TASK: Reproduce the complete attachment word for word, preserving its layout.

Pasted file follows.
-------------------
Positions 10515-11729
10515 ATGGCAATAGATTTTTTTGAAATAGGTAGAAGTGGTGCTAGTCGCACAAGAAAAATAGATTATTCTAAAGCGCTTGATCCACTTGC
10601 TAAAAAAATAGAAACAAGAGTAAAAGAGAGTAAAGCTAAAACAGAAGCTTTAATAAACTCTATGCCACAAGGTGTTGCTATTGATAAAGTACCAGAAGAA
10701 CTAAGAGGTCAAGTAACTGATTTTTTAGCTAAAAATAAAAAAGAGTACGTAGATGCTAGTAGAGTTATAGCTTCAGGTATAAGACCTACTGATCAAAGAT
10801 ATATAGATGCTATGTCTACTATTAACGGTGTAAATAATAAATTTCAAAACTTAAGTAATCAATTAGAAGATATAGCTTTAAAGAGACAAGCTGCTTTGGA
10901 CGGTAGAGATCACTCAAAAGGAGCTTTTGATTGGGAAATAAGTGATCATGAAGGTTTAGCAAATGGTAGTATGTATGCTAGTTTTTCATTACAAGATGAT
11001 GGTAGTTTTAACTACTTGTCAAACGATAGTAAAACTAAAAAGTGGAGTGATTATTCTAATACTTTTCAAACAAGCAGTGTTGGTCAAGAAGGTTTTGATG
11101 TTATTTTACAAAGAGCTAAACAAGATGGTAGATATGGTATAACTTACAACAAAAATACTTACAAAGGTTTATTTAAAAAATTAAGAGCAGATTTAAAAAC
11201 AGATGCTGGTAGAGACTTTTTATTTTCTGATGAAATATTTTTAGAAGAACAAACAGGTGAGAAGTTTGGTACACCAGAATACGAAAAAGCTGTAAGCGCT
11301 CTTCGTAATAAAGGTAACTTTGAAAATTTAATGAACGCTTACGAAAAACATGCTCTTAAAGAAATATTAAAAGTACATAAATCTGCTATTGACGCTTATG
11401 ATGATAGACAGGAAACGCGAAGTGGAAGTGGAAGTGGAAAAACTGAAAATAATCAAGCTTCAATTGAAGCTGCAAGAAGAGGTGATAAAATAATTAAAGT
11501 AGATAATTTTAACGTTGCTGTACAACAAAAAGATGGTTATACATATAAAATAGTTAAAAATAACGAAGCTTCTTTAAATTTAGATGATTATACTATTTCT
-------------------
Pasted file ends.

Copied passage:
Positions 10515-11729
10515 ATGGCAATAGATTTTTTTGAAATAGGTAGAAGTGGTGCTAGTCGCACAAGAAAAATAGATTATTCTAAAGCGCTTGATCCACTTGC
10601 TAAAAAAATAGAAACAAGAGTAAAAGAGAGTAAAGCTAAAACAGAAGCTTTAATAAACTCTATGCCACAAGGTGTTGCTATTGATAAAGTACCAGAAGAA
10701 CTAAGAGGTCAAGTAACTGATTTTTTAGCTAAAAATAAAAAAGAGTACGTAGATGCTAGTAGAGTTATAGCTTCAGGTATAAGACCTACTGATCAAAGAT
10801 ATATAGATGCTATGTCTACTATTAACGGTGTAAATAATAAATTTCAAAACTTAAGTAATCAATTAGAAGATATAGCTTTAAAGAGACAAGCTGCTTTGGA
10901 CGGTAGAGATCACTCAAAAGGAGCTTTTGATTGGGAAATAAGTGATCATGAAGGTTTAGCAAATGGTAGTATGTATGCTAGTTTTTCATTACAAGATGAT
11001 GGTAGTTTTAACTACTTGTCAAACGATAGTAAAACTAAAAAGTGGAGTGATTATTCTAATACTTTTCAAACAAGCAGTGTTGGTCAAGAAGGTTTTGATG
11101 TTATTTTACAAAGAGCTAAACAAGATGGTAGATATGGTATAACTTACAACAAAAATACTTACAAAGGTTTATTTAAAAAATTAAGAGCAGATTTAAAAAC
11201 AGATGCTGGTAGAGACTTTTTATTTTCTGATGAAATATTTTTAGAAGAACAAACAGGTGAGAAGTTTGGTACACCAGAATACGAAAAAGCTGTAAGCGCT
11301 CTTCGTAATAAAGGTAACTTTGAAAATTTAATGAACGCTTACGAAAAACATGCTCTTAAAGAAATATTAAAAGTACATAAATCTGCTATTGACGCTTATG
11401 ATGATAGACAGGAAACGCGAAGTGGAAGTGGAAGTGGAAAAACTGAAAATAATCAAGCTTCAATTGAAGCTGCAAGAAGAGGTGATAAAATAATTAAAGT
11501 AGATAATTTTAACGTTGCTGTACAACAAAAAGATGGTTATACATATAAAATAGTTAAAAATAACGAAGCTTCTTTAAATTTAGATGATTATACTATTTCT